Great (course) prospects for young researchers in computational neuroscience
Sonja Grün is co-initiator of the Advanced Neural Data Analysis Course ANDA. In this interview she grants a look behind the scenes of the course.
Sonja Grün, Vice director of INM-6, © Forschungszentrum Jülich
/BN, C. Duppé/
Hello Ms Grün! Thank you for taking the time to talk about the Advanced Neural Data Analysis Course (ANDA). Which requirements apply and what do the participants take home in the end?
A good basic knowledge and understanding of mathematics is an essential requirement. Ideally, the participants study neuro-sciences or computational neuroscience. We ask for programming skills in Matlab, Python or C. In any case, it is an advantage if people come with specific questions they would like to approach in terms of data analysis.
Course credits can be counted to the students’ regular study programs. ANDA offers a pool of data analysis methods in neuro-sciences. Participants get to know tools in which analysis methods are already implemented so that they can be used more easily in day-to-day lab routines. They also learn to assess the determining factors for the use of these methods, to look at data more closely and to eventually select the appropriate method for the task.
Here you address the more practical phases of the course?
Yes. The course lasts about three weeks and is divided into two parts. The first part consists of lectures and exercises. In the second part, the students work in groups and have to tackle different data sets. The challenge is to find out which data sets are real and which are simulated. This practical part requires competent tutors. We are grateful for the support of tutors from different locations, who put in a high workload of their own. Without their efforts, the course would not be possible.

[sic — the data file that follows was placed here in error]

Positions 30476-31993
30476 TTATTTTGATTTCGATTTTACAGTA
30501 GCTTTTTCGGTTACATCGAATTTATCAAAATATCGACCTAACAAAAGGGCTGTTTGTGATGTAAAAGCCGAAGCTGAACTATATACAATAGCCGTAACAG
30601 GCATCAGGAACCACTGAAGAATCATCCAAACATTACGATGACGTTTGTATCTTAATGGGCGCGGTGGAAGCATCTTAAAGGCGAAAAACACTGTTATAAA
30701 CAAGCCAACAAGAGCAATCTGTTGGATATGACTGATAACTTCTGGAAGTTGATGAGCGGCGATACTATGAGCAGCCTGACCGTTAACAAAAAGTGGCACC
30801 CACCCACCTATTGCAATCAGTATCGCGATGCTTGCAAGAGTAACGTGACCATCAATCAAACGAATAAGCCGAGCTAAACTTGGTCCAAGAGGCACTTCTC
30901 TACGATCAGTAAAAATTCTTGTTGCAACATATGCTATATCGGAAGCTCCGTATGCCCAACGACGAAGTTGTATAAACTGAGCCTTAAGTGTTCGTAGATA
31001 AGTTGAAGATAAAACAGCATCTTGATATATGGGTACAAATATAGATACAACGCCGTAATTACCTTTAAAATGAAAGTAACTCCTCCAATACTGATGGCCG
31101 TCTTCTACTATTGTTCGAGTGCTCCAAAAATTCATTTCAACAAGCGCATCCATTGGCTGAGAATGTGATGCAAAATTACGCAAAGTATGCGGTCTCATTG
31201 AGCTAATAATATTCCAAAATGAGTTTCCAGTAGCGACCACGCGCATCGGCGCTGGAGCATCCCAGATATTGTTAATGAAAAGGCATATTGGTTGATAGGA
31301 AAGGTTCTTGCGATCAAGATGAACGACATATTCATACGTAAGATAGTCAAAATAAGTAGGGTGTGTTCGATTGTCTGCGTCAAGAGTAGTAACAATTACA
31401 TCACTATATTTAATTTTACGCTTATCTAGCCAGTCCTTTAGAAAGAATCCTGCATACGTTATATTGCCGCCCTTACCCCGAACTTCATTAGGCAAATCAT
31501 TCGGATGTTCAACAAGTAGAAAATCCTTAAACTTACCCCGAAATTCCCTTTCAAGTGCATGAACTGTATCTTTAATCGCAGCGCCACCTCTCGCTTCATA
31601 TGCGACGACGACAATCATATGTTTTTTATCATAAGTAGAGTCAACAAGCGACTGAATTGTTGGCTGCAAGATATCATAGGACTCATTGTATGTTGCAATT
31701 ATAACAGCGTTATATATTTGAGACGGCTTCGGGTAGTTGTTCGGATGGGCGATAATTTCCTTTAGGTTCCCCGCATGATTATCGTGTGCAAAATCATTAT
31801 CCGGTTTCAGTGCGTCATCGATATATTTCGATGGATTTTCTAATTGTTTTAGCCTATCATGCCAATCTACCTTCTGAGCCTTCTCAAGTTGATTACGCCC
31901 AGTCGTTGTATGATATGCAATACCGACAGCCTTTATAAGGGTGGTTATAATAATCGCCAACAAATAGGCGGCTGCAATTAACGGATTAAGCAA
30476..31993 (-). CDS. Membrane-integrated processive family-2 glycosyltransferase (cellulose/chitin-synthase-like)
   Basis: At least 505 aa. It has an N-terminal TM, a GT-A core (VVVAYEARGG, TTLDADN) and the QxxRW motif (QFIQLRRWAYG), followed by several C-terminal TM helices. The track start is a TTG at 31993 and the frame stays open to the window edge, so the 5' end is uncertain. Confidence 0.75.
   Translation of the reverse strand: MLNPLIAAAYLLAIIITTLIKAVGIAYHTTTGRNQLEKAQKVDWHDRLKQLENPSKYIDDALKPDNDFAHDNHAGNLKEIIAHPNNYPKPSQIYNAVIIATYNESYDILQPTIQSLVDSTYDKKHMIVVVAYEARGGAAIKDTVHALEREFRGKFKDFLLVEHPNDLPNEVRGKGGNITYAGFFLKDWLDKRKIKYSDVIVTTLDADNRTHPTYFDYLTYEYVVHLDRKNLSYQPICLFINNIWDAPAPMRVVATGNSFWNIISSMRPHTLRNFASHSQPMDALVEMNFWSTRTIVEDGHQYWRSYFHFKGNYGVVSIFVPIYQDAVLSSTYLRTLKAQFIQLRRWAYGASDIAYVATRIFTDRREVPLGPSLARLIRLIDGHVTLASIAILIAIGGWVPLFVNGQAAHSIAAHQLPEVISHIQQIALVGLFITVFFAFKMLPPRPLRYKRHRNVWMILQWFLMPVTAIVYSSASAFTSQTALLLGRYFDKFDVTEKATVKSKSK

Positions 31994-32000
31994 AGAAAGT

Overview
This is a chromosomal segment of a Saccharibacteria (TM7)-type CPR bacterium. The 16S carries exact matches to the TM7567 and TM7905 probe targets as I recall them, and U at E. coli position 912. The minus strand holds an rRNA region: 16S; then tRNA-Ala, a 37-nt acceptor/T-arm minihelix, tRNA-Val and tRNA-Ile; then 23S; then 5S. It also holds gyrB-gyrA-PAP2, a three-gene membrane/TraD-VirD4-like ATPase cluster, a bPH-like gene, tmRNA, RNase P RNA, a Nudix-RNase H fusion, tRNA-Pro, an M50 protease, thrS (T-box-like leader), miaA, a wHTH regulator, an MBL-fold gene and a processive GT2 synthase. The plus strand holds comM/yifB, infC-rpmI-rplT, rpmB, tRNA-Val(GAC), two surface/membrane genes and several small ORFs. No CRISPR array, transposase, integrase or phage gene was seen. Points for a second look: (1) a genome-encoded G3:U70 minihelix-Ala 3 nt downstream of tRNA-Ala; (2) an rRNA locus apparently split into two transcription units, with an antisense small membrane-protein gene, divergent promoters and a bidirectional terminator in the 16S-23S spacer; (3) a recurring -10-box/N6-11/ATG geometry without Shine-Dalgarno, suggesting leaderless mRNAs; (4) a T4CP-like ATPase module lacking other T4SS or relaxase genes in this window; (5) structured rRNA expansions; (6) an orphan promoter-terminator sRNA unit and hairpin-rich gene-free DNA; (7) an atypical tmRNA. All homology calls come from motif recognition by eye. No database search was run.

Offering a three-week course beyond university teaching is quite special. What is the story behind it?
In my opinion, data analytics is still a neglected field. In my early days as a lecturer in Freiburg, I already offered introductory courses on this topic. It quickly turned out that the really complex analytical procedures could not be taught in this way. Yet, I continued searching for a suitable format for teaching, especially with regard to digitization and reproducible data analysis because the data, in particular experimental data, became much more complex – the data sets comprise many sources,especially when it comes to experiments with animals performing behavioral tasks.
Where do you see the greatest challenge of the ANDA course?
The participants come from very diverse fields. Some have a background in informatics, computer science or physics. Others have a more experimental background. Therefore, the first part of the course deals with a lot of basics and scientific background. It is enhanced by evening lectures focusing on the bridge between experimental data and data-analytical approaches by discussing examples. Another advantage of the first part of the course is the presence of international speakers who are approachable beyond lecture times, which greatly facilitates the development of a professional dialogue.